Friday, March 22, 2019


At the traditional varo for Alessandro Santini's new gondola, 
his wife Roberta Billi did the honors of christening the new boat 
with champagne - delivered, of course via a bottle-smash.

Fortunately the ferro of the new boat is a solid piece of steel, 
so she was able to proceed without concern of damaging the new boat.

Here's a great photo that was taken just as the smash took place.

To see more photos from the varo, view my previous post:
"Santini's Varo"

Sunday, March 17, 2019

Santini's Varo

I first met Alessandro Santini here in California.
He and his wife Roberta were vacationing with their kids in August of 2018.  In between family surf sessions and sightseeing, 
we had tacos and talked about gondolas.

He told me about the boat he was having built and I pretty much begged him to send me photos of the varo (a ceremonial launching party in Venice).
I had hoped to get to Venice in time to attend the varo, 
but it was not meant to be.

A career gondolier in Venezia, Alessandro had the boat custom built.
He chose the famous Venetian regata-winner-turned-boatbuilder Franco Crea.

 A beautiful work-in-progress.

There are only a handful of outfits producing gondolas in La Serenissima these days, and Crea is by far the most prolific.  He and his accomplished squerariolo Francesco began the process in July, and by late October she was complete - ready to kiss the waters of Venice.

But conditions weren't the best for a perfect new boat.
Strong scirocco winds, very high tides, and people away on holiday convinced Alessandro to wait for a better time with the right weather.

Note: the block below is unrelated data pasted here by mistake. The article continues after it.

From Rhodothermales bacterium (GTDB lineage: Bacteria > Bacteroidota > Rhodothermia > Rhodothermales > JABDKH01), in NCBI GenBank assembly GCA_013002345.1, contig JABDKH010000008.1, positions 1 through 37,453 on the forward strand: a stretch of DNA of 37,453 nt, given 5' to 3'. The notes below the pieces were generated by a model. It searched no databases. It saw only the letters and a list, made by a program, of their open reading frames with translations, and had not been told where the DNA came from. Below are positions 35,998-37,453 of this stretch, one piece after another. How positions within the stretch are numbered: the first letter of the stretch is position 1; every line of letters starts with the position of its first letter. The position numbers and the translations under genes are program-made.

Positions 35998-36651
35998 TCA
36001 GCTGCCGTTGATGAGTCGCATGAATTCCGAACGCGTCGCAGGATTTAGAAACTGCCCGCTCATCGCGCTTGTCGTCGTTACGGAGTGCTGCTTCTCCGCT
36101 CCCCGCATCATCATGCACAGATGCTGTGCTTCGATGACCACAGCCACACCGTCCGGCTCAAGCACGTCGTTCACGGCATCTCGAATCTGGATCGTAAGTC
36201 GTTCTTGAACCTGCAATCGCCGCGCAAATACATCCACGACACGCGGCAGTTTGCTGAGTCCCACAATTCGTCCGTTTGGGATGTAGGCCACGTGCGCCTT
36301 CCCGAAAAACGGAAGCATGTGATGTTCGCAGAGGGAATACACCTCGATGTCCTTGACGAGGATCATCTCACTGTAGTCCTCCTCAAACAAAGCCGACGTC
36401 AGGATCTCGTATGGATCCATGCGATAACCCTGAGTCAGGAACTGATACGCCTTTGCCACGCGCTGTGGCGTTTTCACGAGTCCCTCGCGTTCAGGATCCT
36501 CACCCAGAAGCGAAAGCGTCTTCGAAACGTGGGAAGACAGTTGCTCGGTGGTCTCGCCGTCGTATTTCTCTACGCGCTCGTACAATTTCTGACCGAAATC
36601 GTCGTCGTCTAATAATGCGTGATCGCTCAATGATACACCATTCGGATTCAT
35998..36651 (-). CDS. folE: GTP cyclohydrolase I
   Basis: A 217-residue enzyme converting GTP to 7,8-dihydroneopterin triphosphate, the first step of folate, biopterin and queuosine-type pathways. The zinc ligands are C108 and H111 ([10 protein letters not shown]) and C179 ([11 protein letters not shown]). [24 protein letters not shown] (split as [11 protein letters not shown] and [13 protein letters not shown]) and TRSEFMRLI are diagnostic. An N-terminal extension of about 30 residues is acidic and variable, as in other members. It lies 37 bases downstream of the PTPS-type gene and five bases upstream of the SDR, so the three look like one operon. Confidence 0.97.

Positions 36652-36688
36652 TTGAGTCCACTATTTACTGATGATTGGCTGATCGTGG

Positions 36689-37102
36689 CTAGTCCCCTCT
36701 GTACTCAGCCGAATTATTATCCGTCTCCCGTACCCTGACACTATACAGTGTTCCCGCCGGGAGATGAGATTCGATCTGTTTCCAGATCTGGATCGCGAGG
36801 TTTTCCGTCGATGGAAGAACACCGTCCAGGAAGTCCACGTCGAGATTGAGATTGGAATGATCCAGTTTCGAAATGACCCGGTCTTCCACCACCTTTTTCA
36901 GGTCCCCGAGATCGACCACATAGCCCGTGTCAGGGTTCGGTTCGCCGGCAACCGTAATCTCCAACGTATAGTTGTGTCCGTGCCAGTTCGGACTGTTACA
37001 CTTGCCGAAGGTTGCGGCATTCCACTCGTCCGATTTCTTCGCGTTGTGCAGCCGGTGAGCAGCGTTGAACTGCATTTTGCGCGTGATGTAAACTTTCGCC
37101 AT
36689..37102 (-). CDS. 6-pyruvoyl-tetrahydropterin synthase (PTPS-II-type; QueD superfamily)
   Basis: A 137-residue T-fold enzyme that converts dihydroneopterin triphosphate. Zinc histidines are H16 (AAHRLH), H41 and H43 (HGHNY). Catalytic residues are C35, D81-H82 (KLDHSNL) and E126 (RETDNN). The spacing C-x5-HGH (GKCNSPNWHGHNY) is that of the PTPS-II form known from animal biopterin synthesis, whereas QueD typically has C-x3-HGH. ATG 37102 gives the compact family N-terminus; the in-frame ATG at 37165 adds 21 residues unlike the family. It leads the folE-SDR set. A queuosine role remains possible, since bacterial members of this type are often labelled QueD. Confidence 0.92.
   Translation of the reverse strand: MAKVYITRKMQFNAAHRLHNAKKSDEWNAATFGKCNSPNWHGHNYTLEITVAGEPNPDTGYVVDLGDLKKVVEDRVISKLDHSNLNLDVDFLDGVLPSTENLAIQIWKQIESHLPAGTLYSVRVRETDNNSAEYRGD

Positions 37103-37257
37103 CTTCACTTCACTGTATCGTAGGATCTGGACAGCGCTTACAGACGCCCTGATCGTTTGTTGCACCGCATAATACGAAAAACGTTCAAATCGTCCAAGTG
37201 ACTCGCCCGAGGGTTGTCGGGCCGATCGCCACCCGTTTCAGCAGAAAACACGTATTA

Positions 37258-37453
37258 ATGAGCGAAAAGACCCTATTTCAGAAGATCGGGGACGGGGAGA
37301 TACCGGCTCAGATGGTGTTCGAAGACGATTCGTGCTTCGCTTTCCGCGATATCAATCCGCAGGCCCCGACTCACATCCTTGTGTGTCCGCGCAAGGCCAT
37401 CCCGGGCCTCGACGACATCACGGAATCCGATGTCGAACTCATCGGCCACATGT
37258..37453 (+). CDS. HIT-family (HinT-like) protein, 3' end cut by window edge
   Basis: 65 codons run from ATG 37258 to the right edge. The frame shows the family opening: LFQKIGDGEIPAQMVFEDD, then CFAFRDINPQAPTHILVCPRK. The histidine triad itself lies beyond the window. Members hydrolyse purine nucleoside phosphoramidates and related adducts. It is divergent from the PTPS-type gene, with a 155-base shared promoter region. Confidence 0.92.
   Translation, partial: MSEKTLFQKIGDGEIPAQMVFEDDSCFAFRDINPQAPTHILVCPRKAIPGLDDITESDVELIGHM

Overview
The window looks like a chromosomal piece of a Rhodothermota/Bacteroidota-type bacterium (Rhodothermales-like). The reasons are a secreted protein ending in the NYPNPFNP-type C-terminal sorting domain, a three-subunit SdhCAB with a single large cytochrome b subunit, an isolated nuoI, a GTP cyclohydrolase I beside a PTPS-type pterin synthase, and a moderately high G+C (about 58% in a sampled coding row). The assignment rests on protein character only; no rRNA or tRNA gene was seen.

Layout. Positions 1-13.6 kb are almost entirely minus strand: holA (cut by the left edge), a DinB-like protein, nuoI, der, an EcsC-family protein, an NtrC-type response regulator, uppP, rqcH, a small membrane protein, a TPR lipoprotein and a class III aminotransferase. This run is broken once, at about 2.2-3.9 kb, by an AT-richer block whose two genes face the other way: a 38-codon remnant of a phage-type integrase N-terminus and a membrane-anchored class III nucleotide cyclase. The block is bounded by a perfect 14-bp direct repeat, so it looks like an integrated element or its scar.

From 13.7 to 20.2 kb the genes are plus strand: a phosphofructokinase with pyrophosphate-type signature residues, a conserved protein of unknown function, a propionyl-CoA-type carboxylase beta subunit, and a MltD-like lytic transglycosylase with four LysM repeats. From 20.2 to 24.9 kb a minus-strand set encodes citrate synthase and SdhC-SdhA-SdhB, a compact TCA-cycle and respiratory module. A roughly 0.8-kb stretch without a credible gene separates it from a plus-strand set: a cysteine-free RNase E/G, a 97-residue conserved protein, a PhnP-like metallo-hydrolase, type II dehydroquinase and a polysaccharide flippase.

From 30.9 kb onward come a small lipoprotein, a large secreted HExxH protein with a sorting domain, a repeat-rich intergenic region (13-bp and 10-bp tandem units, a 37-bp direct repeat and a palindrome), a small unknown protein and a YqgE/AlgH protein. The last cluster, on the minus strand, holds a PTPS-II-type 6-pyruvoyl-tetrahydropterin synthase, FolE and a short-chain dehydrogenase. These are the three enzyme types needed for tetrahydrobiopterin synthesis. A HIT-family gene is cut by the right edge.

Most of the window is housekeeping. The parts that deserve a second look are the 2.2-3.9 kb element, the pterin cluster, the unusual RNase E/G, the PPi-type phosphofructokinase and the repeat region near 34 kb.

The perfect showpiece of a gondola waited patiently in Franco Crea's facility until the big day.

When you're an established gondolier, and you're having a boat built,
you have certain things custom-done according to your wishes. 
Signore Santini arranged with the accomplished Venetian carver "Marzio" to design and create some remarkable pieces to serve as the portela in the front, and the scimier mounted atop the seat-back.

Custom portela.

In addition, the pusioli (arm pieces) were custom carved, along with the decking areas in the stern around the forcola - complete with a flat charcoal black background to contrast the raised carvings.

Throw on a regal red carpet for the gondolier to stand on, and remi and forcola from Saverio Pastor, and she was almost complete.
Santini didn't scrimp on the details though - he chose crown-adorned fully shaped cavalli on either side and a traditional "delfino" as his canon decoration on the bow - all in flawlessly bright polished brass.
The ferro is stainless steel with a brushed finish.

 Cavallo with crown.

 Flag-bearing trident delfino.

Envy-worthy brushed stainless ferro with engraved initials.

After more than eight months of building, finishing, and then waiting...
it was finally time - the right time for her varo.

Friends and family assembled outside the Crea facility,
and on a brilliant day in March, Alessandro rolled her out into the sun. 

the roll out.

Alessandro's wife Roberta smiles for a shot with the new gondola.

Maestro Crea himself talks about the boat.

Signore Santini soaks up the moment with Matteo Sinibaldi -
a good friend and fellow gondolier.